Is CLEAR Worth It Anymore?

CLEAR is a private, fee-based service that takes your biometrics and lets you identify yourself with your fingerprints or retina scan instead of showing an ID. At airports where they’re located you can then skip to the front of the security line – whether PreCheck or regular security.

However at some airports, like Atlanta, the lines for CLEAR can be longer than PreCheck and as a result this confers no advantage. Here’s the CLEAR line for regular security in Atlana:

It’s not surprising to see long lines for CLEAR in Atlanta. Delta owns a stake in CLEAR, and has marketed it to all of its SkyMiles elites with discounts. And everyone in Atlanta is elite. To borrow a phrase from Delta, “When everyone is CLEAR, no one is.”

What’s more, the Amex Platinum card offers a statement credit that covers the full cost of clear. And Delta hub customers find it especially valuable to have Amex Platinum cards, since it confers lounge access when flying their home market’s dominant carrier (this is also a key driver of the long lines to get into many of those clubs).

But CLEAR is still worthwhile in many places, and it’s good to have choices of which line to use based on current conditions. That sometimes CLEAR lines are long doesn’t mean they are always long. If you have a CLEAR subscription you have the option to use CLEAR or another security line. If you don’t have a subscription you don’t have the option. You use whichever is fastest on a given day.

And if you have an Amex Platinum card (and aren’t factoring the price of CLEAR into the value prop that justifies the card’s annual fee) then you’ve got the option for CLEAR at no extra cost anyway.

I should note that United Airlines also owns a stake in CLEAR. American Airlines does not, and American blocks CLEAR from setting up in terminals it controls. In fairness to American the public reason they don’t work with CLEAR in places like New York JFK terminal 8 and several Dallas – Fort Worth terminals is that they don’t see it as a long-term solution, and the long lines for CLEAR in places like Atlanta support that argument.

However a long CLEAR line doesn’t mean that the alternatives are better. Here’s a PreCheck line at Washington National airport from before the reconfiguration of security queues there:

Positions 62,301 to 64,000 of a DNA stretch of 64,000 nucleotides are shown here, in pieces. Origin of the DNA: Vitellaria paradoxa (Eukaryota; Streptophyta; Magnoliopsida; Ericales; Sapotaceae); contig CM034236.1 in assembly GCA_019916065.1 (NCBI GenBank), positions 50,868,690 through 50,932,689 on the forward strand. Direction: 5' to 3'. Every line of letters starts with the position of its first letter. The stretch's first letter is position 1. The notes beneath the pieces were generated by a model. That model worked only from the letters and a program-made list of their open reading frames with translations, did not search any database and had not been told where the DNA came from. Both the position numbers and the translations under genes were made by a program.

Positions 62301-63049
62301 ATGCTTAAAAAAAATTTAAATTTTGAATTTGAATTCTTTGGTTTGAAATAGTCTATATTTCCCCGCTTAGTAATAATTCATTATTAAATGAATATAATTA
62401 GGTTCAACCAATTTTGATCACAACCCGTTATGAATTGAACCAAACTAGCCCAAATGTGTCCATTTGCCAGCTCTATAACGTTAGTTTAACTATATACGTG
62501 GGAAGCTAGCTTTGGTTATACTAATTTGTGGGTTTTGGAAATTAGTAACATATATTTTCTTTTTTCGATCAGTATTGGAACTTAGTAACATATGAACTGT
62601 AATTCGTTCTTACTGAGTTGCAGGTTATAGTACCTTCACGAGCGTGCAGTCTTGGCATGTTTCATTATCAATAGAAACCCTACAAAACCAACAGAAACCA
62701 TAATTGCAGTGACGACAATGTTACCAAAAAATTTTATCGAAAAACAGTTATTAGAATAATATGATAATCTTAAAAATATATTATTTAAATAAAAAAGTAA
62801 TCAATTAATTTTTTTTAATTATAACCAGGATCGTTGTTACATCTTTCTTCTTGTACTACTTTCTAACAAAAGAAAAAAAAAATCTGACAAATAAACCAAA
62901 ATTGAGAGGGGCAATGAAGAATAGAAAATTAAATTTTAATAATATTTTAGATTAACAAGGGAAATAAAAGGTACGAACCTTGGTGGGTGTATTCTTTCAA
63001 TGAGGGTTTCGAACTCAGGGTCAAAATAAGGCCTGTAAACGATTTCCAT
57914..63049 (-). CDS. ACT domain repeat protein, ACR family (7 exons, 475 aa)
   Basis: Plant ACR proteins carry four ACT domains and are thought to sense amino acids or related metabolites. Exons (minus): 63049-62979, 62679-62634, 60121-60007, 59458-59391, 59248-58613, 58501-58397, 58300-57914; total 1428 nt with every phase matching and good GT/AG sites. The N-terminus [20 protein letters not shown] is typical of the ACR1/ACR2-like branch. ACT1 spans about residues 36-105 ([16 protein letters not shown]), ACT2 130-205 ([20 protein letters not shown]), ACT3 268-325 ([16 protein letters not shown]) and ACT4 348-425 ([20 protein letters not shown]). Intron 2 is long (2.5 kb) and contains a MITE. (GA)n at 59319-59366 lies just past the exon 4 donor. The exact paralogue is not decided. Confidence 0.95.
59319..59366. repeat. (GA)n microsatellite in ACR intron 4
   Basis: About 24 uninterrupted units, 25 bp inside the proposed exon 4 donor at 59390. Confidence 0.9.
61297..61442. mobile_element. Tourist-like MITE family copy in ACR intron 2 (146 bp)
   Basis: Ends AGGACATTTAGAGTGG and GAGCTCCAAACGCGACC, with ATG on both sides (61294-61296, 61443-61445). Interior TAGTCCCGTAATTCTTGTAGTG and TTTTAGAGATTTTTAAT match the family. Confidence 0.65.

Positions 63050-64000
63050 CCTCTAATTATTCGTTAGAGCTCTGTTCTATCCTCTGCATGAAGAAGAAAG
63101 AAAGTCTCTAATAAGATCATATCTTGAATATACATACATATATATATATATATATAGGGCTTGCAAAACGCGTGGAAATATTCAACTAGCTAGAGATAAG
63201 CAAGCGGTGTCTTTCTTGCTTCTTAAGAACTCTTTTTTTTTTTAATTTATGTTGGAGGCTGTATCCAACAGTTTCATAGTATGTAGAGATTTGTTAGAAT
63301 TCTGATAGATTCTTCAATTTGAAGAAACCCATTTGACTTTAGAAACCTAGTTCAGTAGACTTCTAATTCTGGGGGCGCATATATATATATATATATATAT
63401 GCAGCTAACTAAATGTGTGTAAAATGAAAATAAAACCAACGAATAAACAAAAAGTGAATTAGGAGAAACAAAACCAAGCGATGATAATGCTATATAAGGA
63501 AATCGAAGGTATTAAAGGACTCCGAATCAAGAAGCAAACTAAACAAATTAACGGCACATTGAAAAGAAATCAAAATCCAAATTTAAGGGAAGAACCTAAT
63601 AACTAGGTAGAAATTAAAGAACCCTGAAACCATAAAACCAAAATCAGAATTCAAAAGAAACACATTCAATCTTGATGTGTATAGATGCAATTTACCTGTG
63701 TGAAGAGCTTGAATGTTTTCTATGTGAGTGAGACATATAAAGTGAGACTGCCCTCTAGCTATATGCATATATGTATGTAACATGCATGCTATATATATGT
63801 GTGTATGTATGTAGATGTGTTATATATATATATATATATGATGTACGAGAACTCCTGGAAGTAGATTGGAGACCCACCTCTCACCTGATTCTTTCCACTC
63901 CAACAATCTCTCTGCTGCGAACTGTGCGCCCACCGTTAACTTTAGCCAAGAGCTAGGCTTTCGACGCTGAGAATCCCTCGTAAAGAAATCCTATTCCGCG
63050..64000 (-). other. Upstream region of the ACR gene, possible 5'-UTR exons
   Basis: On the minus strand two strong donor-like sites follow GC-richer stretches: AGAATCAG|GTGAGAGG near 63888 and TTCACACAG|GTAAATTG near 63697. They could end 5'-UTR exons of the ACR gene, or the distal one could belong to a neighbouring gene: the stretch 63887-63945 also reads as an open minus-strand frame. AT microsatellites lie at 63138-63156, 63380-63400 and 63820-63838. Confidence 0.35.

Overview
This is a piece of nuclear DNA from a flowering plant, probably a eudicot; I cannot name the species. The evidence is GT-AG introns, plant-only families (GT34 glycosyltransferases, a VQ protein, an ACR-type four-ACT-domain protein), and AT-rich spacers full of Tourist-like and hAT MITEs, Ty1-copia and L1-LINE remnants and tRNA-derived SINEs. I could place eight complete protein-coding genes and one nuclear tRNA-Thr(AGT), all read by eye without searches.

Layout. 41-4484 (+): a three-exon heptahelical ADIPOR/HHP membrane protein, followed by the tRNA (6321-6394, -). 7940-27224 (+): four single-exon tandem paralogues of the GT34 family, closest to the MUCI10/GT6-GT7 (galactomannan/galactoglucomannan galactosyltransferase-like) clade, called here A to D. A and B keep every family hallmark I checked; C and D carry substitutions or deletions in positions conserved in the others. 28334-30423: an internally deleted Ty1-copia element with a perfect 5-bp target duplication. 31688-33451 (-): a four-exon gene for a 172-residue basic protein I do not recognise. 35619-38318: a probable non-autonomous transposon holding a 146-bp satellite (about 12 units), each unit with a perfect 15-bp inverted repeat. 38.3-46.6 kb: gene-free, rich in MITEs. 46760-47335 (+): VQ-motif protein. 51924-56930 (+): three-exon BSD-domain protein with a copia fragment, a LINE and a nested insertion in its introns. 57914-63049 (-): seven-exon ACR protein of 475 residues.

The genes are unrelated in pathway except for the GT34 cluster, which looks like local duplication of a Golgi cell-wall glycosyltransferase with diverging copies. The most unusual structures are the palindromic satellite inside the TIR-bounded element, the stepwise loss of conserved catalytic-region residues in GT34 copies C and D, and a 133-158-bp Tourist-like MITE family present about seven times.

Having access to CLEAR is better than not having access. I wouldn’t want to travel without it, because it frequently saves me time in my home airport (Austin).

About Gary Leff

Gary Leff is one of the foremost experts in the field of miles, points, and frequent business travel - a topic he has covered since 2002. Co-founder of frequent flyer community, emcee of the Freddie Awards, and named one of the "World's Top Travel Experts" by Conde' Nast Traveler (2010-Present) Gary has been a guest on most major news media, profiled in several top print publications, and published broadly on the topic of consumer loyalty. More About Gary »

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  1. My wife tried to get it twice as an advance from Pre-Check. Both times the company screwed up her application and lost the records, then refunded her money. After that she gave up. Since the misery of the TSA seems here to stay I’m not sure there’s any advantage to nibbling around the edges. Pre-check puts things the way they should be for everyone, beyond that who knows.

  2. Funny. I would reverse the question. In my experience, Clear is generally as fast or faster than Precheck since it seems like everyone has Precheck these days. And most of the airports have the new machines (or at least one of them in the standard Clear lane) that don’t require you to take anything out of your bags.

    Of course, some airports like Pittsburgh, Denver and Las Vegas still have premium first-class security lanes that are quicker than Clear and Precheck.

  3. A recent trip from EWR also saw a couple of dozen clear people which was actually more than the precheck line.